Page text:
Michelle Bailat-Jones has written a beautiful novel called Fog Island Mountains. I’ve just posted a review of it here. The novel won the 2013 Christopher Doheny Award and I hope it goes on to sell, and so to affect, many many readers. It deserves to because it deals with the most serious event in our lives with eloquence, compassion, honesty and delicacy. The term Bailat-Jones gives her protagonist for his cancer is everywhere … something that can neither be contained nor cured nor properly understood, just coped with. But this is definitively NOT a depressing novel: I urge you to read it: you can find copies here.
And the thing I would like to have done this month, in a parallel universe where time is infinite and all things are possible, is linked by subject matter to Fog Island Mountains: I would like to become Dr Atul Gawande because his series of Reith Lectures are extraordinary for their depth of understanding of the way medicine is practised – at least in the Western world – and for his compassion for the people whose cases he uses to illustrate his lectures. He embeds a personal story in each lecture and so we discover the things Gawande thinks medics get wrong through the palpably personal experience of one individual. The lecture broadcast on Radio 4 on Tuesday 9 December was about the medicine, treatment and care of the dying and how we’ve spent, in Gawande’s words: ‘Fifty years medicalising mortality and it hasn’t worked’. It used to be that we died at home; now most of us die in institutions and that isn’t good for us or for our families.Obvious, obviously … but the reason it happens, Gawande thinks, is that doctors ask the wrong questions and they talk too much. They should talk less than fifty percent of the time (Gawande discovered he talked ninety percent of the time when giving diagnoses) and doctors should ask questions of their patients, because the only way to discover what a person really wants is to ask. (Families can ask the questions too.) The answers to the questions Gawande now asks can make a patient’s final days as painfree as possible and more peaceful, even happy. In the case of the patient he talked about in Tuesday’s lecture, a piano teacher, after she’d answered his questions she was able to leave hospital (where the chemotherapy was actually making her condition worse) and give classes, hold concerts for her students and give them each a few words of wisdom and encouragement before she died.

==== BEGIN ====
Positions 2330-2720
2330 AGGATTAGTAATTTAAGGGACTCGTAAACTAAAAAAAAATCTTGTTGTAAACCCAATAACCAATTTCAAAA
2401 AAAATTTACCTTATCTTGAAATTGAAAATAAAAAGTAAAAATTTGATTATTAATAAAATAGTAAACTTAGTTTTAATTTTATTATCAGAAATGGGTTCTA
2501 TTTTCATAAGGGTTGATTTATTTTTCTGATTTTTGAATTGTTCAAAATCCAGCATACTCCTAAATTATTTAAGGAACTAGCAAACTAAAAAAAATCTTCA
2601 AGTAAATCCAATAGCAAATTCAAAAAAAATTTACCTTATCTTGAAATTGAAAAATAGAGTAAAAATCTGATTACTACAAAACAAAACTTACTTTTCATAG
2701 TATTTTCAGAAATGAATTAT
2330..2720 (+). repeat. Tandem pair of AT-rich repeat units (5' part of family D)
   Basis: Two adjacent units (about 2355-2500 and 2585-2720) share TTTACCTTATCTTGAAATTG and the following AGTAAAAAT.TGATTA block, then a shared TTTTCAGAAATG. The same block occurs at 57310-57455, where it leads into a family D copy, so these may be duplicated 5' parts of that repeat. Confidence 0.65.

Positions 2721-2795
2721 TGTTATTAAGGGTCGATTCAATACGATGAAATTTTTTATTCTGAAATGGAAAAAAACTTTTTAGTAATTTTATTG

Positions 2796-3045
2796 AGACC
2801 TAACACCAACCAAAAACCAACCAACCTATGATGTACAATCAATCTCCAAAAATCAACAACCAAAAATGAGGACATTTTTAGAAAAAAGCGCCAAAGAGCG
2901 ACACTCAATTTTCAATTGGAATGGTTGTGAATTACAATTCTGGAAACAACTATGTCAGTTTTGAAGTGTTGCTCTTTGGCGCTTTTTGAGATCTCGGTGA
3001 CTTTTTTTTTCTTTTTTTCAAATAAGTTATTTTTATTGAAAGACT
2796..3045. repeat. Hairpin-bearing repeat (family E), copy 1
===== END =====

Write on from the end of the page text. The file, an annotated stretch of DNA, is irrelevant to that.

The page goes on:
‘When you focus on what’s worth living for,’ says Gawande, ‘you can live better and longer, for a while.’ Hospice nurses, Gawande says, focus on making each day the best day possible for the patient. But this is the opposite of medical thinking, which is to make a medical intervention that usually makes things worse, at least to begin with, even though it’s likely to make for a better future: but many people in the final stages of life die in surgery, their last day on earth is spent on the operating table. So doctors’ attitudes, at this stage of life, need to change.
The questions Gawande asks are: what do you understand about your illness?; what are your fears and worries for the immediate future?; what outcomes are unacceptable?; where, how and with whom do you want to spend your last days? When a person answers these questions it’s often possible both for families and medical teams to make that person’s last days or months good days or months for them, and days or months to remember and live on in the hearts of the people who loved them. ‘It is,’ says Gawande, ‘the rounding of the story of your life. It’s not a good death that’s needed, but a good life, for as long as is possible.’
A remarkable man … may his compassionate ideas find their way out into the world: everywhere.